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Larry,

The modified gun liability theory is something of an Ayoobian myth. This is one of the things he has pressed for several years and continues to do so. It is his mantra and apparently he isn't willing to back off of it even though there is no proof that gun modifications increase criminal liability in any way for an intentional shooting. Either you had the right to use lethal force or you did not. If you didn't, the liability is the fact that you did, not the number of #s pull your trigger has, melt job, night sights, etc.

There is on potential case in Ayoob's favor. It was in Florida, State v. Luis Alvarez. Alvarez is/was a cop charged with manslaugher for shooting a suspect he had at gun point. He was using a revolver with a trigger that had been lightened and apparently had the gun cocked. The suspect was shot in the back when, as originally claimed/stated to other officers on the scene, another officer bumped Alvarez's arm and the gun discharged. The suspect died and so Alvarez was charged with manslaughter as he did not intend to shoot or kill the suspect. So there is the liability aspect of the case. Alvarez, with a cocked gun, lightened trigger, finger on trigger, ended up killing a suspect by shooting him in the back. So maybe the gun would not have discharged had the trigger pull been the full poundage, or maybe if the gun was not cocked or maybe if his finger was not on the trigger. Between the time of the incident and the trial, Alvarez changed his story and managed to convince other officers to go along with him and say that the suspect made a furtive movement and so Alvarez acted in self defense to stop the suspect. Keep in mind that the furtive movement was a little fact not originally reported by the officers on scene and his lawyer explained away Alvarez's bumped arm story as something like post traumatic stress.

People worry too much about giving the prosecution ammunition to work with. If your best self defense gun, for you, is a highly modified and tricked out gun with all sorts of modifications, why would you NOT use it to defend your life on the slim chance that the prosecution might somehow use those modifications against you? To be charged, you gotta be alive. Defend your life with the best defense gun you have or have at the time.

Let's see, what are some of the more common modifications or attributes folks think will cause them trouble in court for intentional self defense shootings...

light triggers on handguns (but a deer rifle with 1.5 # pull is okay. I don't know why, but nobody ever seems worried about a light trigger pull on a hunting rifle used in self defense)
night sights
weapon light
laser
mean gun name (Wilson Combat, Defender, Combat Master)
military-type gun
hollowpoint ammo (shows intent to kill, not to stop, known to do maximum damage and inflict maximum pain)
ball ammo (known for devastating bone crushing effects)
handloaded ammo (obviously you have loaded superlethal loads)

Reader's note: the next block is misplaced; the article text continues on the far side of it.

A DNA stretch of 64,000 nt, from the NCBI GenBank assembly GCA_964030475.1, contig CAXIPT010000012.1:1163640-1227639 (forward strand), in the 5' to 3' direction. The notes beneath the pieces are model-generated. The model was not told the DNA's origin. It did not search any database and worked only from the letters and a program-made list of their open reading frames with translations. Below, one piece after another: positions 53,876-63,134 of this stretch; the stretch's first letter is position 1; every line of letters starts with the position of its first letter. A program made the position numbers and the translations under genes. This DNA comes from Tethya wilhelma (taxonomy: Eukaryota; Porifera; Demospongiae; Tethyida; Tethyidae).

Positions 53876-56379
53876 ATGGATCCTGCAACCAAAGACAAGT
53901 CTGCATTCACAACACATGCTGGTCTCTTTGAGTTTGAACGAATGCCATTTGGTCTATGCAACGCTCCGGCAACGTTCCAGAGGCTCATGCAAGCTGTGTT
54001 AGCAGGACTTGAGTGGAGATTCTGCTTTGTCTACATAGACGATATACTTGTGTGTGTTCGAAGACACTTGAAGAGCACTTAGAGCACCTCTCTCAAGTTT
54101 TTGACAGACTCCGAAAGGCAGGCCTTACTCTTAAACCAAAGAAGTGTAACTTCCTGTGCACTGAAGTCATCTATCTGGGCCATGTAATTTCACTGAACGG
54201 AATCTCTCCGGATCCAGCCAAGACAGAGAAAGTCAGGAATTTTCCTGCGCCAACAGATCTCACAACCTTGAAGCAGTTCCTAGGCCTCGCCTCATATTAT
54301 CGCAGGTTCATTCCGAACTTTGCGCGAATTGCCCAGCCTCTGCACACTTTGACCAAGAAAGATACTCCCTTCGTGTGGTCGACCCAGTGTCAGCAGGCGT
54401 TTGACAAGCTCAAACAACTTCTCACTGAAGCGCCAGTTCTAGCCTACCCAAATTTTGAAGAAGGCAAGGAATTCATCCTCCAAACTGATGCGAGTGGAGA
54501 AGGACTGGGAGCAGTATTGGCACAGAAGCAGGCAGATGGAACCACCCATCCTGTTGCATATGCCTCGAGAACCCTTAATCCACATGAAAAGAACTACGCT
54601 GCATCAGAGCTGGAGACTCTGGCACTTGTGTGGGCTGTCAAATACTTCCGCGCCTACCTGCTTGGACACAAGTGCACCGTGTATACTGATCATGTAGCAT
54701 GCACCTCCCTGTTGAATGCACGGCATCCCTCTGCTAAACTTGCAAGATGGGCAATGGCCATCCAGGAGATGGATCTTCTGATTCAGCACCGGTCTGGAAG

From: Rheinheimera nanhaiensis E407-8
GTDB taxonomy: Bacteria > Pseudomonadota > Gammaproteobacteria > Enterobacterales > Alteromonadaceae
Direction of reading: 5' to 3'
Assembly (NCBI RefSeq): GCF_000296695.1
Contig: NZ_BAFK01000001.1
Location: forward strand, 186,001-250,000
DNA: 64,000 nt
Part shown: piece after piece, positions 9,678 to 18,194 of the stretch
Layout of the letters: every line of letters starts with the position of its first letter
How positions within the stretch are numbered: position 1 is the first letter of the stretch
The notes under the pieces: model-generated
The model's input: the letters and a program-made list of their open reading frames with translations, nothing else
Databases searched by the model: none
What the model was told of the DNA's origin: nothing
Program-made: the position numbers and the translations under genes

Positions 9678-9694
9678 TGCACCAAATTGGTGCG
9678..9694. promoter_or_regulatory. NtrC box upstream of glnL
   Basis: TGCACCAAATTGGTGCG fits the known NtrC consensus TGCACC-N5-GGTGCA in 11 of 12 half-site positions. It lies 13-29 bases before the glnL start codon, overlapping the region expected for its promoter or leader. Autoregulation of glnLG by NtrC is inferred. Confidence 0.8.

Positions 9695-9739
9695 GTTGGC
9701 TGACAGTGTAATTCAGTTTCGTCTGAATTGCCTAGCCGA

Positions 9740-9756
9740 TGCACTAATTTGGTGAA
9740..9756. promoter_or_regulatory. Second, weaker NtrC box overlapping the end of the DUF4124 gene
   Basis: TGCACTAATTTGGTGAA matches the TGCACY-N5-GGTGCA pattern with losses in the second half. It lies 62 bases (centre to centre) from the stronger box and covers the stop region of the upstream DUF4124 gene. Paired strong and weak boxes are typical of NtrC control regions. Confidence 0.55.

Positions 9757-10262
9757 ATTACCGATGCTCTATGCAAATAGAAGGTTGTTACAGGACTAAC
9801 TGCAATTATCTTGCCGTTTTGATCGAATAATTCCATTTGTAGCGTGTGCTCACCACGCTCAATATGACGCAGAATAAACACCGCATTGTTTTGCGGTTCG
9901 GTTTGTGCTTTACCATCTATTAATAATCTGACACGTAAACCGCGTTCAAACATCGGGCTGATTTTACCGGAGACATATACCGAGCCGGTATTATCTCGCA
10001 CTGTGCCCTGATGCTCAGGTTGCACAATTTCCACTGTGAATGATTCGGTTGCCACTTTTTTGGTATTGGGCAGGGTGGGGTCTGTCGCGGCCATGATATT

scope
If you shoot the guy more than once, it is an act of punish, not defense, and you are playing judge, jury, and executioner

Please feel free to add to the list. Keep in mind that every attribute of you and your gun have the potential to be turned on you in some manner. You practice every week? Great, you should have been able to shoot and wound the guy and not kill him. Or, the fact that you practice so much indicates that you are a loose cannon, constantly honing your skills so that you can kill at the drop of a hat with your reaction being a well practiced lethal response. So you have been to Gunsite and Thunder Ranch several times, you must be some sort of gun nut militant extremist plague on society. Do you own more than one gun? If so, then you are a gun nut.

It is all crap.
 

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Double Naught Spy said:

It is all crap.
Sums it up nicely.

You're damned if you do, damned if you don't. Modify to your heart's content, as long as reliability isn't compromised.
 

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I agree. I have carried totally custom guns, and come to think of it, every gun I have carried has had some modification.
These issues can come up at trial, which means you survived the shooting!
I have had trial lawyers in various cases try to make something out of the truck I drove (a Dodge RAM), the fact that it was silver ("He watches too much "Walker, Texas Ranger" [A show I have never watched all the way through}), the kind of issued ammo I carried (hollowpoints), the fact that for a number of years our issue guns were nickled, and on and on.
None of it mattered. The physical evidence and eyewitness testimony aggreed with my reports, and I won all of these cases. In most of them, no guns were even drawn, let alone fired.

Modify your guns for maximum reliability and the best fit to you. Train and practice often. Get through the shooting, and then you can get a defense team to help you through the trial.